I went out on dates with him. In between he would leave for Shimla, his home. And come back with gifts and stories of how he had told his mom about me. That kind of did it. And the day that put an end it to all was when he kissed me. I felt repulsed. Because he was so desperate to get me into bed. I told him I never wanted to see him again. I stopped taking his calls. He landed up in college and I made my friends ward him off. He followed my friend (the one with whom I had gone to his hospital the first time) one day to the British Council Library. I was horrified to see him. He tried to placate me and finally he said it. He flung it in my face: "It was you who came to me first." And even though it was true, that one line made me feel so small.

He walked out dramatically throwing a parting shot. "You'll never get a guy like me."

I didn't regret the meeting on the train. I regret what happened later. I wanted to be just friends with him. But I guess it sounded unbelievable. And since then I have been always very careful of never making the first move.

This was a long detour. But damn it, it feels cathartic.

The next journey that is stuck to my memory like it happened yesterday was on the way from Delhi to Bombay. I travelled on unreserved tickets with friends. This was while I was studying in Delhi, and three of us (including S) made a plan to go to Bombay for the New Year's. So there we were shifting from one compartment to other lugging our huge rucksacks along. Till we got one seat in a compartment crammed with kids. They looked like dolls arranged in a row in the middle bunk. One of them was this chubby little girl. She kept pointing at us and going into fits of giggles. I guess we did look funny. Seated in one row on the upper bunk at the side.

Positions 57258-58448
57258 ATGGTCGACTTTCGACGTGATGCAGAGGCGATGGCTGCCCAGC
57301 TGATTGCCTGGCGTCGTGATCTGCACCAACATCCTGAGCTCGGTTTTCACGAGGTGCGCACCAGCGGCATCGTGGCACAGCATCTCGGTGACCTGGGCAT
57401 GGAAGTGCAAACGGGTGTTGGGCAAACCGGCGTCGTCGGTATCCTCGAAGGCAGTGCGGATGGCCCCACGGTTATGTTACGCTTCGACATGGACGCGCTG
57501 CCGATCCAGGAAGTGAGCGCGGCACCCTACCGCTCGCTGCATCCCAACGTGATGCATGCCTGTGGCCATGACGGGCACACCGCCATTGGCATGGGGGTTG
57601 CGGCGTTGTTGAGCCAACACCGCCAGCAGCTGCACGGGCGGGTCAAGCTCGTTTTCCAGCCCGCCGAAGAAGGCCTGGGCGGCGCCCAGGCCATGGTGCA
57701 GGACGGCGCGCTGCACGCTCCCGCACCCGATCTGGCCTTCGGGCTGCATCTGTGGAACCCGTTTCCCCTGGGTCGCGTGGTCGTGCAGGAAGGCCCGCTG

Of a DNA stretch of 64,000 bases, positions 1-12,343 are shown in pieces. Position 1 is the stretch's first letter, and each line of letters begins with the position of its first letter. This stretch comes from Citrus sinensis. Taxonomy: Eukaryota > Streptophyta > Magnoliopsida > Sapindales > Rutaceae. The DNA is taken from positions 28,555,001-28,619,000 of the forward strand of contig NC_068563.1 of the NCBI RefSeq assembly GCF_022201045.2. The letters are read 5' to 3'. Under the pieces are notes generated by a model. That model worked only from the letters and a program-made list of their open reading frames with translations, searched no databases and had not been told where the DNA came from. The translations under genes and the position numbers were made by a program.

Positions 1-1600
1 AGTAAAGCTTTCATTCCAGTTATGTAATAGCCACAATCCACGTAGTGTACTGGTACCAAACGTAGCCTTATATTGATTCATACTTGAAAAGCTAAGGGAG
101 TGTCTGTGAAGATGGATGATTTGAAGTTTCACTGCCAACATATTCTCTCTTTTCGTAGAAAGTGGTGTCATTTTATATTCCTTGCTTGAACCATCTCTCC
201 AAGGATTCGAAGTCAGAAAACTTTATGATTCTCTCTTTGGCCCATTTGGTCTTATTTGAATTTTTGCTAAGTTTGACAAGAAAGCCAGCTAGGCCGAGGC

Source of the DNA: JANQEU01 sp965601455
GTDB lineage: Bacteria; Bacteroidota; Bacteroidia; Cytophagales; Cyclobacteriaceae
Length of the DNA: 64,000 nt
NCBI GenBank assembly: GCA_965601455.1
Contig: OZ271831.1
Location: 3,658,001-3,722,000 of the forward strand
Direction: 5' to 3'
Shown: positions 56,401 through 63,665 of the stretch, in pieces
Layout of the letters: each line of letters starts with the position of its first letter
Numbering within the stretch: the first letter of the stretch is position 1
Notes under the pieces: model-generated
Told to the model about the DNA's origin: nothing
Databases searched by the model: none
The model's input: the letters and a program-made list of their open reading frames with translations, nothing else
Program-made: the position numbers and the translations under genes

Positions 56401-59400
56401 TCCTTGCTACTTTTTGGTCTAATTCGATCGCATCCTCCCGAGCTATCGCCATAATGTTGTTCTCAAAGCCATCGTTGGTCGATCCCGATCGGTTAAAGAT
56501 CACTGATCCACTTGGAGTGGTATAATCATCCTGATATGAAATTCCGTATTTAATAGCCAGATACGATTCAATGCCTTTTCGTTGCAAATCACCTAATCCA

A station or two later, some cops strolled in and sat in the bunk beneath ours. It was cramped up there, so I couldn't resist dangling my legs. One of the cops got up and said something. I thought he wanted us to move, but then I realised he was offering us another seat in the next compartment. K told me the one on which we had planted ourselves was theirs. "And have you noticed the man in chains with them?" she asked. I was stunned. "Really?" I said and peeked. I saw this thin dark handcuffed man. He looked up at the same time. I drew back hastily.

At night, I moved to the seat offered to us by the cops. I had dozed off when I was woken up by a cop. He patted me on the head and moved on. After some time, another cop came and wanted me to give him some space to sit. For the next few hours neither did he let me sleep nor stay quiet. He told me about the prisoner - a Chhota Shakeel guy who had been caught finally after being in the police records for a few murders. They were taking him to Gujarat.